Update on Nepal hunting after the earthquake
hunting after Nepal Earthquake
hunting Updates

Editor's Note: The earthquake that hit Nepal on April 25 produced a major humanitarian disaster in that country and news headlines round the world. Our corporate affiliate, Ripcord, was on the scene evacuating 33 clients from Mount Everest and across the stricken nation {see Ripcord Rescues 33 from Nepal}. As the situation stabilized, Assistant Editor Justin Jones began contacting agents and operators in Nepal to see if any hunters had been immediately affected and what, if any, impact the quake might have on future hunting opportunities there. Here's his report, including a fresh hunt report from subscriber Jens Knudsen, who hunted Nepal earlier in April and left the country just eight days before the first big quake.

At this writing, the death toll from the 7.8 magnitude earthquake on April 25 and the 7.3 magnitude quake on May 12 has topped 8,500, hundreds of thousands are homeless, and an international relief effort is fully underway.

Fortunately, thanks entirely to fortuitous timing, it appears that no international hunters were in-country when the quake took place. Spring hunting in the Dhorpatan Hunting Reserve (about 300km northwest of the epicenter), where all international hunting in Nepal takes place, appears to have concluded prior to the earthquake, and as far as we can ascertain, there were no hunters traveling through Kathmandu at the time. It appears that hunting operators in Nepal are in a good position to offer aid to individuals in remote areas, and have been contributing directly to relief efforts.

We spoke to Clark Jeffs at Safari Outfitters (http://www.safari1.com; 307-587-5596), who told us that he was in communication with his partners in Nepal, Nepal Wildlife Adventure, shortly after the quake.

Thankfully, our last hunters left Nepal about a week before the quake hit, so none of our hunters were ever in harm's way. Two days after the quake we heard that our partners were ok, but they were concerned about some of their staff as most of the guides, porters, and camp staff live in the more remote villages that were heavily impacted. Now they are working to assist those affected."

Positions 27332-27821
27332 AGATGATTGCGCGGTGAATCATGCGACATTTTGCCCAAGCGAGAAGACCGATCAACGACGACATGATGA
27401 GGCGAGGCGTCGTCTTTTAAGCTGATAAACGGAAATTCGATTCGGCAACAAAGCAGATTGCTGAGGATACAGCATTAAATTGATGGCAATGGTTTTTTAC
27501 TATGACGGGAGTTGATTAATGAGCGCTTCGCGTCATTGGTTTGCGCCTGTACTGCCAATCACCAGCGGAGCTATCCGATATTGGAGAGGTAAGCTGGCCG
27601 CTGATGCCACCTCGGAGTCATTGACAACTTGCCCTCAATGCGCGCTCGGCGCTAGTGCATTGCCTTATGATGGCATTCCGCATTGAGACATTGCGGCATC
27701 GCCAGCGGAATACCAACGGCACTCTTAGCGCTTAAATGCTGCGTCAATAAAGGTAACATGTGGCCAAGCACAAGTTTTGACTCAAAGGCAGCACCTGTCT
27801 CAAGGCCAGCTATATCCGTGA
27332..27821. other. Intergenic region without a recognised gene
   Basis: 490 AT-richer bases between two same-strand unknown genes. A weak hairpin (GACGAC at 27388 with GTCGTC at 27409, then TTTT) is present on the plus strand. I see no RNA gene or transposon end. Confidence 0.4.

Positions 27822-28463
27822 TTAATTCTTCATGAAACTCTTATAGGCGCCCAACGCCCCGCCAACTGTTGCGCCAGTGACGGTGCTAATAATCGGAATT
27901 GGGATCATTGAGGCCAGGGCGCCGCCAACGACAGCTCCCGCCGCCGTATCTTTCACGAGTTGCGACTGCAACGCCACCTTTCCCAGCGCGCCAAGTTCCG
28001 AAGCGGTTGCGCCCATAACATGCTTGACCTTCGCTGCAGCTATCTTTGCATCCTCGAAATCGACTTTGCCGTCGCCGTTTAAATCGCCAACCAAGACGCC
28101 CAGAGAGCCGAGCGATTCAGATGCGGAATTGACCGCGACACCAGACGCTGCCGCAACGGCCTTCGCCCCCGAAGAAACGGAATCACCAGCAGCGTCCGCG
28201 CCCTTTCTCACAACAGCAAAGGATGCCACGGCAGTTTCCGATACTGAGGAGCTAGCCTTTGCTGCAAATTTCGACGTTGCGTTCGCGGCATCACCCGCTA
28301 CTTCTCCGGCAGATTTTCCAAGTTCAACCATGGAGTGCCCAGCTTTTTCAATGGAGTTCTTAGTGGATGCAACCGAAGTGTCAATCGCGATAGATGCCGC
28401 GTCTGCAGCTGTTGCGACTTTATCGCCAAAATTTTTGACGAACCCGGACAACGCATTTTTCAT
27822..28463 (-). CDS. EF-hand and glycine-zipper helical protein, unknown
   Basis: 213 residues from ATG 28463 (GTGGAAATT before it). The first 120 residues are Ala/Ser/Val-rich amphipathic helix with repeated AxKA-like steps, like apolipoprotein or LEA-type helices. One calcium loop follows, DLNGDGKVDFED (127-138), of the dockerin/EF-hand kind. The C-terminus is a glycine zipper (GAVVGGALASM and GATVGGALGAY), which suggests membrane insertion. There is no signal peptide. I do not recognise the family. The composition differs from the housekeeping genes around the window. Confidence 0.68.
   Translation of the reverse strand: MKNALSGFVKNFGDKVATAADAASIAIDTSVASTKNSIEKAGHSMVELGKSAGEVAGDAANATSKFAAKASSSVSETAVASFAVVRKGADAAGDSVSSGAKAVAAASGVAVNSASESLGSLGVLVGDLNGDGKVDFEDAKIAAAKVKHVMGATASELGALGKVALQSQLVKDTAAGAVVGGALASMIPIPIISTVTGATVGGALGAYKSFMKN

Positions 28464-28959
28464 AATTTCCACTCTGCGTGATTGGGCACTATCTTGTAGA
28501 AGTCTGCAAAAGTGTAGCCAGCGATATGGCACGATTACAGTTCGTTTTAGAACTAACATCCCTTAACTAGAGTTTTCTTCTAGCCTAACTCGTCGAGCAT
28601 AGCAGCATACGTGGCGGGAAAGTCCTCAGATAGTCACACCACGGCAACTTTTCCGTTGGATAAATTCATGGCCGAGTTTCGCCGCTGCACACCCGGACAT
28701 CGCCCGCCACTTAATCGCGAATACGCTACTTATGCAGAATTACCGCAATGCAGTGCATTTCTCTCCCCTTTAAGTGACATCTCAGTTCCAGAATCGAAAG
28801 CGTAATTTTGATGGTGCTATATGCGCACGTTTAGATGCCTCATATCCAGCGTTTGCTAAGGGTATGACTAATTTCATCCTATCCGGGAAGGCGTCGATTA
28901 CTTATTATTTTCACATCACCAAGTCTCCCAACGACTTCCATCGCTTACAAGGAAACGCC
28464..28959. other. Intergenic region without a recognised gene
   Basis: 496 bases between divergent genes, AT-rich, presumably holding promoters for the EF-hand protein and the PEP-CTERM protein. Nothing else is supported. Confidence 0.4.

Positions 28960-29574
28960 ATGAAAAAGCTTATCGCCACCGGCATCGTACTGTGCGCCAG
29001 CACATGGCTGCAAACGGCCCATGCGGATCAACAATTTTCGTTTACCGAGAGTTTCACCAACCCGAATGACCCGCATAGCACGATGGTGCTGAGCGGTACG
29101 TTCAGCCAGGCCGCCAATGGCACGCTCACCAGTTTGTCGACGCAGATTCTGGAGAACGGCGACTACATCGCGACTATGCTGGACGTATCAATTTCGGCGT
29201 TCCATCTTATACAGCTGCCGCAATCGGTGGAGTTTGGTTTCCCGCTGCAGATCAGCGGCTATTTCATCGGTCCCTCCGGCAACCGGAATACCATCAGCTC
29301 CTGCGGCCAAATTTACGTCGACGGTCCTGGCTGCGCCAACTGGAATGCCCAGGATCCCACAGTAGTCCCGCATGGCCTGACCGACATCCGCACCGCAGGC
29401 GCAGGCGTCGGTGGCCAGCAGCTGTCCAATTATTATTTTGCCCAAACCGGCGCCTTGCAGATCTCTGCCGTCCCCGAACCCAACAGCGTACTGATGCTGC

Prem Singh at Nepal Wildlife Adventure confirmed this. The earthquake completely devastated the village where our support staff lives. A few of them lost family members, and many of them lost their homes as well as livestock. We are doing our best to provide them shelter, food stuffs and medicine."

Singh and Jeffs confirmed that fall hunting, which starts in October, should not be impacted by the disaster, and that there have been no reports of negative effects on the Dhorpatan Reserve itself.

All indications are at this point that the fall season will go on as planned," according to Jeffs. ?We had four hunters in Nepal this spring, and generally send about six a season. Everything went very well this season. This is one of the best mountain hunts in the world, and hunters are always very happy with Nepal Wildlife Adventure.

On the part of hunters, the very best thing that can be done is to continue to keep the hunts full and help the people of Nepal as much as possible. With only 13 sheep permits and six tahr permits available per season, the hunts tend to fill quickly. I encourage anyone interested to plan this hunt as soon as they can, as one never knows what changes may be around the corner. We also encourage anyone who can to donate funds, either via our office or through one of the many international relief organizations."